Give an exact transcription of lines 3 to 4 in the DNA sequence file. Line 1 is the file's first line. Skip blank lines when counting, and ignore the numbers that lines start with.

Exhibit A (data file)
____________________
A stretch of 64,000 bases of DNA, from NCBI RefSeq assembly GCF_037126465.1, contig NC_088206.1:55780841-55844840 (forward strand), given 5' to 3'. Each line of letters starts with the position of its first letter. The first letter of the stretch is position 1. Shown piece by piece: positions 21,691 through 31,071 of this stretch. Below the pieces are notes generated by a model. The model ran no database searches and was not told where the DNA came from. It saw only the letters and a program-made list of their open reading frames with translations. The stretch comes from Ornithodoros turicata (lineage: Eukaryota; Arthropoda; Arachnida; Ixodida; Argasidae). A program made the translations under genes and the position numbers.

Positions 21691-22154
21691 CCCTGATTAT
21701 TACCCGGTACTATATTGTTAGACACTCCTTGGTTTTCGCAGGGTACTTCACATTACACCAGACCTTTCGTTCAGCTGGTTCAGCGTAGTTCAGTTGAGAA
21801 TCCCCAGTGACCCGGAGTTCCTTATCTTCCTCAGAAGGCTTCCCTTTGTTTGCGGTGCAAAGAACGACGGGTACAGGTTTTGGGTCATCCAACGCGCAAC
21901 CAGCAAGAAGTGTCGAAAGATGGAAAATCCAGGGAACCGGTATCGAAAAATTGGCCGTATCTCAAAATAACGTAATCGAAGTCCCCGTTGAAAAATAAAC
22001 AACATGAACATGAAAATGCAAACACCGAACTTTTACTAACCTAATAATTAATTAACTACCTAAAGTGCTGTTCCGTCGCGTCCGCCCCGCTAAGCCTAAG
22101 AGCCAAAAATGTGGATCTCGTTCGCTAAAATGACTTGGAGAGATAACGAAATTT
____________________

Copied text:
21691 CCCTGATTAT
21701 TACCCGGTACTATATTGTTAGACACTCCTTGGTTTTCGCAGGGTACTTCACATTACACCAGACCTTTCGTTCAGCTGGTTCAGCGTAGTTCAGTTGAGAA